Helmerich & Payne Int'l Drilling Co. v. Bolivarian Republic of Venezuela.,Case No. 11-cv-01735 (D.D.C. May 13, 2016) [click for opinion]
Plaintiff brought suit against Defendant Venezuela, the Venezuelan state-owned oil company PDVSA, and one of its subsidiaries, PDVSA-P, for a taking of oil rigs located in Venezuela in violation of international law. Plaintiff alleged that jurisdiction was appropriate under the "expropriation exception" contained in the Foreign Sovereign Immunities Act (the "FSIA"), at 28 U.S.C. § 1605(a)(3).
To prove its allegations, Plaintiff sought jurisdictional discovery, including requests for documents. Defendants refused to respond fully to many requests and argued that Defendant Venezuela was immune from discovery, leading to Plaintiff's motion to compel. The court granted the motion.
As an initial matter, the court noted that the expropriation exception of the FSIA encompasses two alternative scenarios: (1) cases in which the allegedly expropriated property is present in the United States; and (2) cases in which such property is "owned or operated by an agency or instrumentality of [a] foreign state and that agency or instrumentality is engaged in a commercial activity in the United States." Here, only the second scenario arguably applied, as the oil rigs in question were not located in the United States.
Defendants argued that the second scenario would only grant jurisdiction over the agency or instrumentality in question, and not over the sovereign itself. Defendant cited a recent D.C. Circuit case, Simon, which took this view. Plaintiff argued, however, that an earlier D.C. Circuit decision,Chabad, had found jurisdiction over a sovereign defendant under the second situation. The court agreed, and noted that, in such cases of intra-circuit splits, the earlier decision is binding. Venezuela thus appeared to be a proper defendant at this stage of the proceedings.
However, the court noted the Simon decision in fact cited to—and was allegedly based upon—the Chabad decision, and thus the Circuit Court apparently did not find the two decisions were in conflict. Moreover, the court noted, the Chabad decision had in fact only implicitly answered the instant question; that is, it found that the second scenario applied, and it exercised jurisdiction over the sovereign defendant as well as its instrumentality, but never explicitly stated that the second scenario grants jurisdiction over a sovereign.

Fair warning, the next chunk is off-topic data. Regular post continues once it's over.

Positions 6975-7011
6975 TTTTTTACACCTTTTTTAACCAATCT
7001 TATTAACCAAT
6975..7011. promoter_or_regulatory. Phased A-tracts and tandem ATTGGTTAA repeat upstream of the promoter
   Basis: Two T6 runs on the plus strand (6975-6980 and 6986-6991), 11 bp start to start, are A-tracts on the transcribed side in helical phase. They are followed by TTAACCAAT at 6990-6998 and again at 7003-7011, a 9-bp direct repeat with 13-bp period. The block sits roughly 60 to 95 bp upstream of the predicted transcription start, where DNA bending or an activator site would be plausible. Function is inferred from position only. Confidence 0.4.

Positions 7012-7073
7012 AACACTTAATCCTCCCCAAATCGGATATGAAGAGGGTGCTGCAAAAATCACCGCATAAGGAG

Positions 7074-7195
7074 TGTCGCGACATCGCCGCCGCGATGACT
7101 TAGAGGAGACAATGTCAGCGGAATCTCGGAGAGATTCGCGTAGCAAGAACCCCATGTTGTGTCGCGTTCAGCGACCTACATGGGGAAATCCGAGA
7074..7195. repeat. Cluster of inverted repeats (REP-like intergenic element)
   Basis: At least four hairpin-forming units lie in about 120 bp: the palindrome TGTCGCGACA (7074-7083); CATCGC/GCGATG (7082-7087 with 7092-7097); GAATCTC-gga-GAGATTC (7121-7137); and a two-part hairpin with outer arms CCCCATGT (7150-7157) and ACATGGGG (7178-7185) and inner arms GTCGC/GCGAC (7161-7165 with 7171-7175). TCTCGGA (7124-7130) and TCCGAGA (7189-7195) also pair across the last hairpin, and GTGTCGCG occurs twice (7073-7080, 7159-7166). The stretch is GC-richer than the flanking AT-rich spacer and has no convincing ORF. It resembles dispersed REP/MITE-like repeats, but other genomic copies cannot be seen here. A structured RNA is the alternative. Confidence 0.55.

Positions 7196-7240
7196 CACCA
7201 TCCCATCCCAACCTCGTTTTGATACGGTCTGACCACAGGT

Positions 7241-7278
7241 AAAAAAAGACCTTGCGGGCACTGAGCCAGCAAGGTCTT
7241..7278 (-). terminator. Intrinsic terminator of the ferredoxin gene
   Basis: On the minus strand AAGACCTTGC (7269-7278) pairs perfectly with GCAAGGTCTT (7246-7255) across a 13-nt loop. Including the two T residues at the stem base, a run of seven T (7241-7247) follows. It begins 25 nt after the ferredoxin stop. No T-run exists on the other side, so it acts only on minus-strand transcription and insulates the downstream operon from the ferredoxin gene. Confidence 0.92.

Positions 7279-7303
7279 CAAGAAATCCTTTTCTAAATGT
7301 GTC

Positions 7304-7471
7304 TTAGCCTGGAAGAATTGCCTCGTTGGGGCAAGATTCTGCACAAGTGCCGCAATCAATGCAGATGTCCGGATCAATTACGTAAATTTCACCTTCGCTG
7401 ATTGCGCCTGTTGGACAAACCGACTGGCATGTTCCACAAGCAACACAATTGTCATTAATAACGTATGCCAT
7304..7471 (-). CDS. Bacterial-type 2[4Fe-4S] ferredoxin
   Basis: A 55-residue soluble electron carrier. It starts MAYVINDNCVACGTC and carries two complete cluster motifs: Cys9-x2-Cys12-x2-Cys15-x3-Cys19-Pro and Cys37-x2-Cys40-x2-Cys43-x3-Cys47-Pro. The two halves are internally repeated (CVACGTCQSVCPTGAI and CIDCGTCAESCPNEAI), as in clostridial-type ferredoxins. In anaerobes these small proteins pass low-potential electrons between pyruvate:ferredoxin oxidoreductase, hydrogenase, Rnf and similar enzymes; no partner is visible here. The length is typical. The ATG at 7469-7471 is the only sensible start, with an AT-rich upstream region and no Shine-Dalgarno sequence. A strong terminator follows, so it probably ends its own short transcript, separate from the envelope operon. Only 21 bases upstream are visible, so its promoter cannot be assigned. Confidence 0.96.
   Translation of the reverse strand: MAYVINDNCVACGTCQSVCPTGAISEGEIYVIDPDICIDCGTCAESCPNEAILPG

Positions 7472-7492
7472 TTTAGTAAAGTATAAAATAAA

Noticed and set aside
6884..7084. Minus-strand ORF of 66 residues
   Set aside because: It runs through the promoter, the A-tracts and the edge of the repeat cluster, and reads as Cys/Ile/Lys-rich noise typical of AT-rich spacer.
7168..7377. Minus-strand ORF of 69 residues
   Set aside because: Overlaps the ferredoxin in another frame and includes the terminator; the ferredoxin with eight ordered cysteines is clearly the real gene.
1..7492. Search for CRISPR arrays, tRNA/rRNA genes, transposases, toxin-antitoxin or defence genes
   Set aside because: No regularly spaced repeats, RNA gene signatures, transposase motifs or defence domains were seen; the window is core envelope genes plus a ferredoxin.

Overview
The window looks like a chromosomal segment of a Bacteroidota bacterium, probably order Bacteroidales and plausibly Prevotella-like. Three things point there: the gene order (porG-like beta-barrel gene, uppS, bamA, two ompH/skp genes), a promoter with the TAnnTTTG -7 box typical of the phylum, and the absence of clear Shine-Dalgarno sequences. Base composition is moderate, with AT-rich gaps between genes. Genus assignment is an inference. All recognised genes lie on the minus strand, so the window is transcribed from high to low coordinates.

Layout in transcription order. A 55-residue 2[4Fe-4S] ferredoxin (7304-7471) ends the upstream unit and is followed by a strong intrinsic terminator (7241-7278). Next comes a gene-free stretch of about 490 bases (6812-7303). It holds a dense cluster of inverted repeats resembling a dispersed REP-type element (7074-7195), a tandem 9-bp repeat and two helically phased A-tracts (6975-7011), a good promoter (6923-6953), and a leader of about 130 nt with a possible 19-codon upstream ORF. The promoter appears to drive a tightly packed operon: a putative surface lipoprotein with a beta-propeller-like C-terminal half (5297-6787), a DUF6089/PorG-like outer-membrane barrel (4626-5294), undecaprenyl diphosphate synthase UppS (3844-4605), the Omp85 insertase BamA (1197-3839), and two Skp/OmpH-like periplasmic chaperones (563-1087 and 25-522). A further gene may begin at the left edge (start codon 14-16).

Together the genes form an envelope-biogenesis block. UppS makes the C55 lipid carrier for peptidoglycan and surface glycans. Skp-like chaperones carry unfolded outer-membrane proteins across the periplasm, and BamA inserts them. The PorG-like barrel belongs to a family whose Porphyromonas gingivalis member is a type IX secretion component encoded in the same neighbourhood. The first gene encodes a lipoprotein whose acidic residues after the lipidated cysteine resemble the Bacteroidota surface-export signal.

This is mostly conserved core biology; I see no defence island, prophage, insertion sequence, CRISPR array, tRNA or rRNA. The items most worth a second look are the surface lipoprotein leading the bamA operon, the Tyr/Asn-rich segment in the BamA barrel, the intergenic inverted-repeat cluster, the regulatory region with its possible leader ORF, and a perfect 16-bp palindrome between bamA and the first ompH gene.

Given the Circuit Court's clear articulation of a contrary rule in Simon, and its implicit view that the new rule is consistent with—and perhaps even based on—Chabad, the court found itself "in somewhat of a quandary." Yet the parties had stipulated to the inclusion of only certain issues in the first round of briefing —which did not include the question of whether the second expropriation exception scenario granted jurisdiction over the sovereign Defendant. Thus, despite the potentially unnecessary burden jurisdictional discovery could impose on Venezuela (if it was in fact not a proper defendant in this case), the Court declined at this stage to rule on that question.
The court instead turned to the motion to compel, which it divided into five categories. It found that, for four of the categories, the requests were narrowly-tailored to test allegations made by the Plaintiff that the Defendants exercised legal control over the allegedly expropriated assets. It therefore compelled responses to these requests. As to the fifth category, the court found that the requests related to Defendants' allegation that its subsidiary conducted no commercial activity in the United States, and, because Plaintiff had identified sufficient evidence that this was not the case, it also granted the motion to compel as to that category.